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The Skift Corporate Travel Innovation Report is our weekly newsletter focused on the future of corporate travel, the big fault lines of disruption for travel managers and buyers, the innovations emerging from the sector, and the changing business traveler habits that are upending how corporate travel is packaged, bought, and sold.
The Future of Corporate + Business Travel
As we continue to mark a year of Skift’s deeper coverage of corporate travel, we bring stories this week about ongoing efforts to connect with travelers in simple and user-friendly ways.
In a wide-ranging interview, Concur president Mike Eberhard told Skift that his goal for the travel and expense management company is to better connect users, the tools they already have, and the tools their bosses need them to use. So if Starbucks coffee and Uber rides are frequent items to expense (they are), automatically sending those transactions through the expense process just makes sense.
“It’s meeting the customer where they are, anywhere around the world, with the practices that they have,” Eberhard said.
The day after we published that interview, Concur provided more news on the “anywhere around the world” front. Concur announced an official expansion in Brazil this week, which follows a launch in China a few months back.
Concur is obviously just one example, but the larger takeaway is that there’s a need to continue to evolve in corporate travel — both in terms of services provided and geographies covered.
— Hannah Sampson, Skift
Social Quote of the Day
When your corporate travel card gets put on hold because of multiple transaction… In an airport… Because of travel… ??? — @sam_hartman_iii
Business of Buying
What’s the Next Step for Airline Premium Economy? A surprising number of airlines held out against adding premium economy as long as they could. But now most big airlines have added it or plan to. That’s good news for passengers who want a little bit more space at a reasonable price. Read more at Skift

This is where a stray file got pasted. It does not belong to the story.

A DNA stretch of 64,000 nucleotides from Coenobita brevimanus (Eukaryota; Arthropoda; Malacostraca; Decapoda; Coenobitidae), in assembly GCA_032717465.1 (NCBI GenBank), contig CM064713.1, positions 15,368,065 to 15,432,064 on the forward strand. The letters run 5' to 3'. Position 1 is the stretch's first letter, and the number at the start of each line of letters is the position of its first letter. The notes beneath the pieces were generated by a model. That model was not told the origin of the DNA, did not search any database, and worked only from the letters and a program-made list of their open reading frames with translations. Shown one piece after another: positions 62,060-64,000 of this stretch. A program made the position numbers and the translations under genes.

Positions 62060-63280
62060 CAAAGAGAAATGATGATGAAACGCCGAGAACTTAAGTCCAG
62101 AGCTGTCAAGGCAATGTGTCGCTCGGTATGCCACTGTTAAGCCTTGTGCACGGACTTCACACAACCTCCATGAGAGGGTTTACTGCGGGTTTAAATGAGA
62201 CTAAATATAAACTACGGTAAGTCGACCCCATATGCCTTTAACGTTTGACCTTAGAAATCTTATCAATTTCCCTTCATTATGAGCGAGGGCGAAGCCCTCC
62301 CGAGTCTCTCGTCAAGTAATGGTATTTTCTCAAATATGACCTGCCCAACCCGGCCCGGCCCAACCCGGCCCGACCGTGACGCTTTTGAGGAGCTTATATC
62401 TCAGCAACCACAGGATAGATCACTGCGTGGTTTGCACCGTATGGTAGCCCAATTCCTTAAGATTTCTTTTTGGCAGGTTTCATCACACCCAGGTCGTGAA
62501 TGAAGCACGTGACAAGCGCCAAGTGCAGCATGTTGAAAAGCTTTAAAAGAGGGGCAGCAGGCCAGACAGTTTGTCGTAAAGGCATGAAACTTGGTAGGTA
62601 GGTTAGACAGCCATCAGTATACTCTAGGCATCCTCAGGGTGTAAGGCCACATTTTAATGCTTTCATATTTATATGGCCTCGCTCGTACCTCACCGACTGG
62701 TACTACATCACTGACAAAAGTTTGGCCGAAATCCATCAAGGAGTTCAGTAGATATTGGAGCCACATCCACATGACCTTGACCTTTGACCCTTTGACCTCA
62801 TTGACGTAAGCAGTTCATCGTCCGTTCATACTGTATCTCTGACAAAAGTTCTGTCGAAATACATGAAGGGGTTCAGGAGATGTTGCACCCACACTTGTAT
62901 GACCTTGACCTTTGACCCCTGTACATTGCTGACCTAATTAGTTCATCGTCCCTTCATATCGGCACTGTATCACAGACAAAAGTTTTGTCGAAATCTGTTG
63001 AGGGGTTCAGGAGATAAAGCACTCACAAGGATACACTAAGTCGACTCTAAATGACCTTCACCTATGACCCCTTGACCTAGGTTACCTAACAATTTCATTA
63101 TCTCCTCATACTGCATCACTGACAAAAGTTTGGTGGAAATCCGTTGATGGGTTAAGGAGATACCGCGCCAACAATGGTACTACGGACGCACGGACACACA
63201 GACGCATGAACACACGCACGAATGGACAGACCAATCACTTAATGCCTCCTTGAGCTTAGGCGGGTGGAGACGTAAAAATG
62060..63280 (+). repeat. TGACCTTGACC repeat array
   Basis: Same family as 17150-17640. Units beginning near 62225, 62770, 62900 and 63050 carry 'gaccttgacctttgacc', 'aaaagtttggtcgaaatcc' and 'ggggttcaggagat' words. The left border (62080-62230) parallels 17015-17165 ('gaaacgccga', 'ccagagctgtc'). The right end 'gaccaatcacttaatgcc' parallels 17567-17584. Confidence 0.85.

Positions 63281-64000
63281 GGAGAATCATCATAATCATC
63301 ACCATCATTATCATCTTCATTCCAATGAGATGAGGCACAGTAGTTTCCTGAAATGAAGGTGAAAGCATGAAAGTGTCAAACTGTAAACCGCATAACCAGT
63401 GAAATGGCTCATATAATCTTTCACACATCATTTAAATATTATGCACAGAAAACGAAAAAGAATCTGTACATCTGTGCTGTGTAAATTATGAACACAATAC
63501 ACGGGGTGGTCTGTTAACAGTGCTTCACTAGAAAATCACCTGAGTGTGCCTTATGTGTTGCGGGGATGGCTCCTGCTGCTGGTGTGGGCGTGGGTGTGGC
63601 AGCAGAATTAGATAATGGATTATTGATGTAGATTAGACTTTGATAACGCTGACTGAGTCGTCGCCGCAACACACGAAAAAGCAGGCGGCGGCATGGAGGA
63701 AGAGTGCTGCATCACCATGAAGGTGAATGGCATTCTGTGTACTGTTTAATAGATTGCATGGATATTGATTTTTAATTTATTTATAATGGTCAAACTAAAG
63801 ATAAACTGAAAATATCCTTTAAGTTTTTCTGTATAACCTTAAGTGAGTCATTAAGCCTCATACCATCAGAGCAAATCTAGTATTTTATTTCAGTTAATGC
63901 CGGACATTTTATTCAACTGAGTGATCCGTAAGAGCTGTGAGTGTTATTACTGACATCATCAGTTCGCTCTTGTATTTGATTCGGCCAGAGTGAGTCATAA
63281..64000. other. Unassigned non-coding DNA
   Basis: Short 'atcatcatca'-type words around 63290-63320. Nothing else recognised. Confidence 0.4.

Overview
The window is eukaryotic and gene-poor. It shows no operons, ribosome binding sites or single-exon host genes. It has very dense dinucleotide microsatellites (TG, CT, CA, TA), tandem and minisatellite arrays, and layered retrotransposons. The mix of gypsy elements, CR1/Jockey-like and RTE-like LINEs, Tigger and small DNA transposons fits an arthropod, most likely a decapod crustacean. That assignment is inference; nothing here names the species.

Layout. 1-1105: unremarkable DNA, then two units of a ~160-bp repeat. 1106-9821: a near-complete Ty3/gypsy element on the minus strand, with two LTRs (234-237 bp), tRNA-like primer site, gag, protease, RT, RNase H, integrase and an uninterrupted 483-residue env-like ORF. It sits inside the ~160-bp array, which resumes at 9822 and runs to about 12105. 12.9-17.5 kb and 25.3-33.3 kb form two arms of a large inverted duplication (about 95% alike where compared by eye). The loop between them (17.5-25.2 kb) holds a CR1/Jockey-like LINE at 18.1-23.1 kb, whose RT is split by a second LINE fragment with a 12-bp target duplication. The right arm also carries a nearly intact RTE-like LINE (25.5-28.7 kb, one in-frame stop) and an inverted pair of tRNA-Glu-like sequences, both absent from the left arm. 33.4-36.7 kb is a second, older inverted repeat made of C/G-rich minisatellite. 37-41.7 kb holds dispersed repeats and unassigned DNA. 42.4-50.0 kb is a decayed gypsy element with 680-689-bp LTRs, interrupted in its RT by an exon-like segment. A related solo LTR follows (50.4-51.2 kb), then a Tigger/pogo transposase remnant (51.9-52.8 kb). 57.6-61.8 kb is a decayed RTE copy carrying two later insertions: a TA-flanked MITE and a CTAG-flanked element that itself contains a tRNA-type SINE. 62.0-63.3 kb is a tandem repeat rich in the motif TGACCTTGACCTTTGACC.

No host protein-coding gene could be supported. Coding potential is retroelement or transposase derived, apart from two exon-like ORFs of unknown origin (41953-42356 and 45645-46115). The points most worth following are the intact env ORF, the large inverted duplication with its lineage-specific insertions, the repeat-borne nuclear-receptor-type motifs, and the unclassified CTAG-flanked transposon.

Concur Wants to Deliver a Consumer-Grade Experience to Business Travelers: It’s a trend we write about regularly: the emergence of consumer-friendly tools in corporate travel. Concur has been making that goal a priority. Read more at Skift
Concur Enters Brazil While Betting on Biz Travel Rebound: Brazil is already big for Concur, and will likely remain a strong market for business travel as its economy rebounds from a severe downturn. Hopefully, the country’s political dysfunction won’t get in the way of an economic recovery. Read more at Skift
Qatar Airways to Create Its Own Indian Airline With 100 Planes: As an air market, Qatar does not have a lot of big-time growth potential, and India does, so it makes sense Qatar Airways would want to base some planes there. Read more at Skift
Safety + Security
TSA’s Aggressive New Pat-Down Screenings Have Airports and Airlines Concerned: One of the most aggravating parts of a traveler’s trip, screening, is about to get more intense — at least at U.S. airports. This will impact attitudes at the airport, in-flight and on devices when travelers sound-off on social media and book future flights. Read more at Skift
Employers Are Still Wary About Business Travel Under Trump’s New Ban: While the latest executive order banning travel from certain countries created less chaos, business travel executives are clearly still concerned about the potential impact. We’ll see in the coming months if that translates to a drop in business travel. Read more at Skift
Disruption + Innovation
Co-Working and the Sharing Economy Converge in Short-Term Home Office Rentals: The growth of short-term home office rentals poses yet another potential threat to hotels’ traditional stronghold on meeting and event, or alternative work spaces. Smart hotels should, like Ian Schrager recently suggested, start thinking about getting into the co-working game to convert potentially empty, unbooked meeting spaces. Read more at Skift
Why Uber May Have Outgrown Its Founding CEO: The rough-and-tumble approach of Travis Kalanick was indulged in the company’s early days. But customers, drivers, employees, and investors have different expectations from a multi-billion-dollar global company. Read more at Skift
Airbnb Is Looking Closely at the Long-Term Rental Market: This makes a lot of sense for Airbnb to look into, especially as it contends with some contentious regulatory battles in many of its largest short-term rental markets. Read more at Skift